Skip to content
search
Arts Culture A Rare Interview With Li Yugang, China's Best-Known Contemporary Opera Singer

A Rare Interview With Li Yugang, China's Best-Known Contemporary Opera Singer

A Rare Interview With Li Yugang, China's Best-Known Contemporary Opera Singer
Photo: Courtesy of Bangkok's International Festival of Dance and Music
By Lekha Shankar
September 30, 2019
Li Yugang will take to the Thailand Cultural Centre stage on October 5 and 6 to play Lady Zhaojun

He has been called China's National Treasure. Contemporary opera singer Li Yugang has won numerous awards, released 14 music albums and performed around the world. He also paints, writes and directs and has millions of global fans, many of whom are flying to Bangkok at the end of the week to see his performance of Lady Zhaojun

Lady Zhaojun is based on the life of an ancient Chinese beauty from the Han dynasty, who left her homeland to marry an outsider from the Huns' empire for peace. As Li is famous for his enactment of female roles in his musical dramas—the old Chinese opera tradition of nan dan—the artist takes on the role of the title character. The production is Li's most ambitious show to date. To get it right, he visited the Mongolian grasslands where to story took place and also gathered a top international team of more than 70 singers and dancers for the lavish production. Li himself also sings about 30 songs in the show. 

A man of extraordinary talents and creativity, Li had humble beginnings. Born into a farming family in the small, remote village of Jilin in Northeastern China, after school, Li could not afford to go to college and so instead moved to a neighbouring city, finding work as a waiter and bar singer. One night, he substituted for a female singer who did not turn up—a poetic foreshadowing of a destiny to come.

In 2006, Li appeared in a popular televised talent show called Star Avenue and though he did not win, became a name no one would forget. He started giving solo performances and in 2009, Li became a first-class artist, joining the prestigious National Performing and Dancing Company. In the same year, he was also invited to perform at the Sydney Opera House, becoming the second Chinese artist to do so. Since then, Li has travelled widely around the global with a perennial aim of spreading Chinese culture far and wide through art. Through our exclusive interview with the Chinese operatic artist, he tells us that all dreams can be realised if one never gives up.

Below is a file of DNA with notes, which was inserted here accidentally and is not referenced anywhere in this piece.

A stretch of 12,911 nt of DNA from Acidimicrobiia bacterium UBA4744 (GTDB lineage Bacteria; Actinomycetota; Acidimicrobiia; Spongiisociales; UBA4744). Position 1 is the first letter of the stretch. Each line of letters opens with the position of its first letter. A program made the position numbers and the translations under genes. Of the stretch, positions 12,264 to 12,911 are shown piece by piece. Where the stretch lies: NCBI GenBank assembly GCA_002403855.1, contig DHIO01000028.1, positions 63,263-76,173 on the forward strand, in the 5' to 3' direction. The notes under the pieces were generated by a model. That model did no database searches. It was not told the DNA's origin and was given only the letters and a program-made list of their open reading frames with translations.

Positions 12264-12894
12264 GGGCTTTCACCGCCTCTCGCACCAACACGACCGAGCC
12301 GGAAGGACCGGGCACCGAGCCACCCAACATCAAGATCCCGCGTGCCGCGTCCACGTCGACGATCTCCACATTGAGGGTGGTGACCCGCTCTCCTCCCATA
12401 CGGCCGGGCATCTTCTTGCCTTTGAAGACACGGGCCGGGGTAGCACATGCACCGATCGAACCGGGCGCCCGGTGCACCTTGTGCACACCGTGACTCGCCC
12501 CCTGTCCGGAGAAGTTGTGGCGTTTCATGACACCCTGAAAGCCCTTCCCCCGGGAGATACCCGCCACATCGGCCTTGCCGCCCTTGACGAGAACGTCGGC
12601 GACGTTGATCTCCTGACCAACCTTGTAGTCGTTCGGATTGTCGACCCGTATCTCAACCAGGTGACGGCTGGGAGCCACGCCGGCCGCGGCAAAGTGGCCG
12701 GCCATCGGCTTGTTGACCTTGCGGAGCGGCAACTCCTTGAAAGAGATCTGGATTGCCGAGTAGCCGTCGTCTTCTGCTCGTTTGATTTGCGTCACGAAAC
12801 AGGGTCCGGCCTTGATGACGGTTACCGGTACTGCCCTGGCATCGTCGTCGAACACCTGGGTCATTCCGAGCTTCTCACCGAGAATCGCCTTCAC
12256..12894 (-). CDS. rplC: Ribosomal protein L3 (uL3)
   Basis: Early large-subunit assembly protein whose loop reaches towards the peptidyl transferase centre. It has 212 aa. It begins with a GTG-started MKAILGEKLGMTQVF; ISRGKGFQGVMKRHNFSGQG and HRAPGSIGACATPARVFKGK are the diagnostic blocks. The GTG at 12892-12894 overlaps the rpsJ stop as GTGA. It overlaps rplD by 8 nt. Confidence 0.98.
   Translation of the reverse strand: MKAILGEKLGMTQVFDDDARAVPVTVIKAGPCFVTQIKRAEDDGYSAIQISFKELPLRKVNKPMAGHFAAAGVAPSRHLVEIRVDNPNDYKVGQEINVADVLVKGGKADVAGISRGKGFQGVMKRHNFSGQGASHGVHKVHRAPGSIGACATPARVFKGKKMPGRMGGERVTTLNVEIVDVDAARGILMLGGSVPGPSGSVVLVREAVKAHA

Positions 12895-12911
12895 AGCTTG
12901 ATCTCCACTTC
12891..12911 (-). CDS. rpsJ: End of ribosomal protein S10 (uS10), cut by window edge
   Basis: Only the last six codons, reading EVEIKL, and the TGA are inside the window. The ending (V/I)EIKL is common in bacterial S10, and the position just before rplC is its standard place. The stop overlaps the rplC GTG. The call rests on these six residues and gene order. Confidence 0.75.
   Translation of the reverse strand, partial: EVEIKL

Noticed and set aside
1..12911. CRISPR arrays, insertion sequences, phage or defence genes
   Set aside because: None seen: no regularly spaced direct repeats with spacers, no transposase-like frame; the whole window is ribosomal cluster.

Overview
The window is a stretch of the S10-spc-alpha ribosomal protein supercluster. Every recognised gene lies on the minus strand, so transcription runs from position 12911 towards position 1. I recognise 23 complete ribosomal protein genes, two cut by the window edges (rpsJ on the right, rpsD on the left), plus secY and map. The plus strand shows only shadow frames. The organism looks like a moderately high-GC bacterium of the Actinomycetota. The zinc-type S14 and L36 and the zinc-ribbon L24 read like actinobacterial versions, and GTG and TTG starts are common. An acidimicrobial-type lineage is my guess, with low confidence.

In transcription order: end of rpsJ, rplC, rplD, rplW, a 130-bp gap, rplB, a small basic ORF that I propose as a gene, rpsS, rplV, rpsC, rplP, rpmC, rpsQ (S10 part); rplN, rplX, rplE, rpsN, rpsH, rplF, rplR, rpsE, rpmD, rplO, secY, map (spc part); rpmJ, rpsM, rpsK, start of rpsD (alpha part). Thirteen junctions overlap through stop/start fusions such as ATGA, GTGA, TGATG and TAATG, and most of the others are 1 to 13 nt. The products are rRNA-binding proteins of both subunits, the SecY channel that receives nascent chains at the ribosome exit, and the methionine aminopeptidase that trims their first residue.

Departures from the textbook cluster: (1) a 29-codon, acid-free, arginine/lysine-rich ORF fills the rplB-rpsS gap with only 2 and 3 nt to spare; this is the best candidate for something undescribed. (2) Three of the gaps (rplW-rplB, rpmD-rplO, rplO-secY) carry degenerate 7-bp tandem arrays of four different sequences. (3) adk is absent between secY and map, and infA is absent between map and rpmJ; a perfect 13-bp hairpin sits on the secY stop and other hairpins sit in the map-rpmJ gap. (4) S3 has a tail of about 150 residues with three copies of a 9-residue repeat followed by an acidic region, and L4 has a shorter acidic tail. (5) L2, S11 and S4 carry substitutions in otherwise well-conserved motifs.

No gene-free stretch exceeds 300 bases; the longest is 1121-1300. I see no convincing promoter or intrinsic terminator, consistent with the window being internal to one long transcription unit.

Photo: Courtesy of Bangkok's International Festival of Dance and Music
Photo: Courtesy of Bangkok's International Festival of Dance and Music

How special is it to bring Lady Zhaojun to Bangkok?

First of all, the story of Lady Zhaojun originates from ancient China. Wang Zhaojun, who left her homeland to travel to another land to resolve war, represents the spirit of harmony in Chinese history and is a symbol of national unity. We have created an audio-visual feast of music, dance, costumes and aesthetics to bring out the grand nature of the story, and I hope that Thai people will enjoy this feast.

The character of Wang Zhaojun also has special meaning to me because her wandering and subsequent growth are so similar to mine. We both left home when we were young. The Silk Road she walked has become a symbol of the inheritance and spread of Chinese civilisation. That’s why it took me so long to study, research and interpret the story. This is not just a story about a lady called Wang Zhaojun. It is the story of Chinese culture and civilisation.

Is that why you travelled along the Silk Road route that Wang Zhaojun took?

Yes, I led my team in the retracing of Wang Zhaojun’s route a thousand years ago so that we could feel the customs and culture along the way. 

Photo: Courtesy of Bangkok's International Festival of Dance and Music
Photo: Courtesy of Bangkok's International Festival of Dance and Music

Would you say that Lady Zhaojun is your biggest and most important production? 

Well, every drama and concert I do, since my debut, has been very important to me, as every artist wants to give his best to his audience. However, I must admit that Lady Zhaojun is one of my biggest and most meaningful productions. That’s why I selected a team of top artists who have won awards in China and abroad. It’s a special production in many ways. It’s deep and profound in its subject and unique in its style as it balances tradition with innovation. 

Is it important for you that your musical and dramatic styles stay in tune with the times? 

This is very important. Things are constantly changing and renewing. Chinese traditional culture also needs to keep pace with the changes, in order to attract young people of the new era. That’s the only way that traditional culture will get revitalised. Therefore, while respecting and spreading traditional culture, I must also introduce some innovation. I plan to take Lady Zhaojun to many countries and introduce many new audiences to it.

You have performed in many countries, including the US, South Korea, Japan, Singapore and Australia. What were the reactions of foreign audiences to your music?

They were unforgettable to me! All of my performances have been warmly welcomed by the communities, the audiences and the local governments.

Photo: Courtesy of Bangkok's International Festival of Dance and Music
Photo: Courtesy of Bangkok's International Festival of Dance and Music

How common are nan dan singers in modern times? Why do you do it, as there are many female singers today?